What pharmacological options should I consider when treating neurogenic orthostatic hypotension in my elderly patient with supine hypertension?

Treating symptomatic neurogenic orthostatic hypotension (nOH) in patients with supine hypertension can be challenging.

Before adding new agents, consider discontinuation or dose reduction of medications that can potentially aggravate orthostatic symptoms (eg, diuretics, vasodilators, negative chronotropic agents, including beta blockers).

Midodrine (an α1-adrenoreceptor agonist) and droxidopa (a norepinephrine pro-drug) are the only 2 FDA-approved drugs for the treatment of OH.

  • Midodrine is typically dosed between 2.5 mg-15 mg 1-3x/d during waking hours (prior to getting out of bed, before lunch, mid-afternoon).
  • Droxidopa is dosed from 100-600 mg 3x/day during waking hours (eg, 8 AM, noon, 4PM).
  • To reduce the risk of supine hypertension, these agents are not recommended to be taken within 5 h of bedtime, and should be used with caution in patients with congestive heart failure and chronic renal failure.

Fludrocortisone and pyridostigmine are used off-label for treatment of nOH.

  • Fludrocortisone (typical dose 0.1-0.2 mg/day) expands intravascular blood volume by increasing renal sodium and water reabsorption, with an attendant risk of exacerbating supine hypertension, hypokalemia, and edema.
  • Pyridostigmine (typical dose 30-60 mg 1-3x/day) is an acetylcholinesterase inhibitor that potentiates neurotransmission in the sympathetic ganglia and has the advantage of not worsening supine hypertension. Side effects include abdominal cramps, diarrhea, excessive sweating and urinary incontinence.

In practice,  1 or more of these agents are often used along with non-pharmacological measures.

Go to a related pearl at https://pearls4peers.com/2017/09/18/which-non-pharmacological-approaches-may-help-symptoms-of-orthostatic-hypotension-in-my-patient-with-autonomic-insufficiency/.

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Reference

Gibbons CH, Schmidt P, Biaggioni I, et al. The recommendations of a concensus panel for the screening, diagnosis, and treatment of neurogenic orthostatic hypotension and associated supine hypertension. J Neurol 2017;264:1567-82.https://www.ncbi.nlm.nih.gov/pubmed/28050656

 

What pharmacological options should I consider when treating neurogenic orthostatic hypotension in my elderly patient with supine hypertension?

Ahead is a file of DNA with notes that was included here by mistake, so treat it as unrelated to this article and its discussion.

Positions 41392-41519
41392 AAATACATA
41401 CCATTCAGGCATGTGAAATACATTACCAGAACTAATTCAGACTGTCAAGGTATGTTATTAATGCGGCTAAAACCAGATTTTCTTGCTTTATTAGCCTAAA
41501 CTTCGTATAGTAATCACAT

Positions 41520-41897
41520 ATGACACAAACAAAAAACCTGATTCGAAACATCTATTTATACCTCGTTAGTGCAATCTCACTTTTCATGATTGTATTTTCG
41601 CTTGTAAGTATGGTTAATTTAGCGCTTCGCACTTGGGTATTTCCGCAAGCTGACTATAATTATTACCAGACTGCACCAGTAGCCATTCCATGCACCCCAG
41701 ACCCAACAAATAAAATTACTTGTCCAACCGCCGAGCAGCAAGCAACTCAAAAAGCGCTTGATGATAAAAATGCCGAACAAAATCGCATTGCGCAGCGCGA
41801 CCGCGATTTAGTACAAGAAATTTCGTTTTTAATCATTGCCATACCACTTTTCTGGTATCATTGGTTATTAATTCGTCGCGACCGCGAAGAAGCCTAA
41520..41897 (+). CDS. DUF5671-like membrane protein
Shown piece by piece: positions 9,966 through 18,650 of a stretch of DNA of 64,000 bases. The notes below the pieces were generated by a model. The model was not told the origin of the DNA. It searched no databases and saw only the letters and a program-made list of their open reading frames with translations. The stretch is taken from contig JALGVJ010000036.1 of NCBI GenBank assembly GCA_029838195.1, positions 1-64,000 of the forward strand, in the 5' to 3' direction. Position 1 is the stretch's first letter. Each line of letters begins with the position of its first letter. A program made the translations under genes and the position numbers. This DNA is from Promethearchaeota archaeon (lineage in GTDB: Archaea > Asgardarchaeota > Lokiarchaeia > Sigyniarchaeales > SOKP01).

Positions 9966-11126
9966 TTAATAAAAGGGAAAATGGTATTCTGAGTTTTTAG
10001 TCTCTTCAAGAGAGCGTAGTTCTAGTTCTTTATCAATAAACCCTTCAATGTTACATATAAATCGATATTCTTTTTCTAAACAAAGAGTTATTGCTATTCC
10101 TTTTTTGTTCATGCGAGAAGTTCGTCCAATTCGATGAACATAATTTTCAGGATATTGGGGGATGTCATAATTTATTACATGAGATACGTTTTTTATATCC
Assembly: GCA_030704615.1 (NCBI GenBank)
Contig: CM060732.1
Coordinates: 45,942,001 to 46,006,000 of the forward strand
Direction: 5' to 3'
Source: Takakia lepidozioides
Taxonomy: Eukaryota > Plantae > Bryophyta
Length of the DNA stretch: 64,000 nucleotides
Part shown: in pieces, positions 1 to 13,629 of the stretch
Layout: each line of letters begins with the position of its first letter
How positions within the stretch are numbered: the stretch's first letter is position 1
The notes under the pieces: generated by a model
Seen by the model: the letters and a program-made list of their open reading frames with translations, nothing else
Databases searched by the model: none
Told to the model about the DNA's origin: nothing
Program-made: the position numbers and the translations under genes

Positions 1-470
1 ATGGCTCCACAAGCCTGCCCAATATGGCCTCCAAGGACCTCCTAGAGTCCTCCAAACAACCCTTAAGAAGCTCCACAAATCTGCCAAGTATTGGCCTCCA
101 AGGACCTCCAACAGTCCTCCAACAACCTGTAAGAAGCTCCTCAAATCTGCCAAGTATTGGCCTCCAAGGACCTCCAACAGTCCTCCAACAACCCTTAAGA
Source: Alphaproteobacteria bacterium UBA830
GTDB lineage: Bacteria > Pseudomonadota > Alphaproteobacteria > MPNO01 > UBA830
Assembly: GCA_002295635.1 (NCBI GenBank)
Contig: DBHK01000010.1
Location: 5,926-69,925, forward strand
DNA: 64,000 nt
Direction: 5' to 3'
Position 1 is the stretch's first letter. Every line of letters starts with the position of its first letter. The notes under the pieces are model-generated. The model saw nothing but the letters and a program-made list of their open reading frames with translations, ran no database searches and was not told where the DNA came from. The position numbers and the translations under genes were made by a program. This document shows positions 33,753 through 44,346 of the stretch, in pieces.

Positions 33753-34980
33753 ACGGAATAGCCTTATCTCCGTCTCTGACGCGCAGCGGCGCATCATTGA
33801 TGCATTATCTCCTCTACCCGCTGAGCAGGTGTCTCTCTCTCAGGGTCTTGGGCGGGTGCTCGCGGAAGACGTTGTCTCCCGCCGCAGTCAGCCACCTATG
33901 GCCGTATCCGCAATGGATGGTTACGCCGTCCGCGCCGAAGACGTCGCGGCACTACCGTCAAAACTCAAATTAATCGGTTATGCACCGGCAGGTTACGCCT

The serum creatinine of my patient originally admitted for management of tense ascites is slowly rising. How concerned should I be?

Although the causes of increasing serum creatinine (SCr) in patients with cirrhosis are legion (eg, sepsis, acute tubular injury, and intravascular volume depletion due to over-diuresis, gastrointestinal bleed, or other causes), the most feared cause is often hepatorenal syndrome (HRS). HRS is a functional renal impairment that reflects the final pathophysiological stages of systemic circulatory impairment1, and significantly contributes to a worsening prognosis in patients with cirrhosis2. For example, without treatment, in patients whose SCr doubles in less than 2 weeks (type I HRS) the median survival is less than 2 weeks , while in those who develop a more gradual renal impairment (type II HRS) the median survival is 6 months3.

Physiologically, HRS is a culmination of significant vasodilation in the splanchnic arteries which, in time, leads to reduced organ perfusion due to a drop in the cardiac output. The associated increase in the activity of the renin-angiotensin-aldosterone and the sympathetic nervous systems contributes to sodium and water retention, and further exacerbates intra-renal vasoconstriction and ascites3.

The primary goal in the medical management of HRS is to increase splanchnic vascular resistance4, often by administering a combination of IV albumin, octreotide and other vasoconstricting agents (eg, midodrine, norepinephrine, or terlipressin [unavailable in US and Canada]).  Of interest, in addition to expanding the circulating plasma volume, albumin may have a vasoconstricting effect by binding to endotoxins, nitric oxide, bilirubin and fatty acids4!

 

References

  1. Arroyo V, Fernandez J, Gines P. Pathogenesis and treatment of hepatorenal syndrome. Semin Liver Dis 2008;28:81-95.
  2. Salerno F, Gerbes A, Ginès P, et al. Diagnosis, prevention and treatment of hepatorenal syndrome in cirrhosis. Gut. 2007 Sep;56(9):1310-8.
  3. Cardenas A, Gines P. A Patient with cirrhosis and increasing creatinine Level: What Is It and what to do? Clin Gatroenterol Hepatol 2009;7:1287–1291. 
  4. Baraldi O, Valentini C, Donati G, et al. Hepatorenal syndrome: Update on diagnosis and treatment. World J Nephrol. 2015;4:511-20.

Contributed by Alireza Sameie, Medical Student, Harvard Medical School

The serum creatinine of my patient originally admitted for management of tense ascites is slowly rising. How concerned should I be?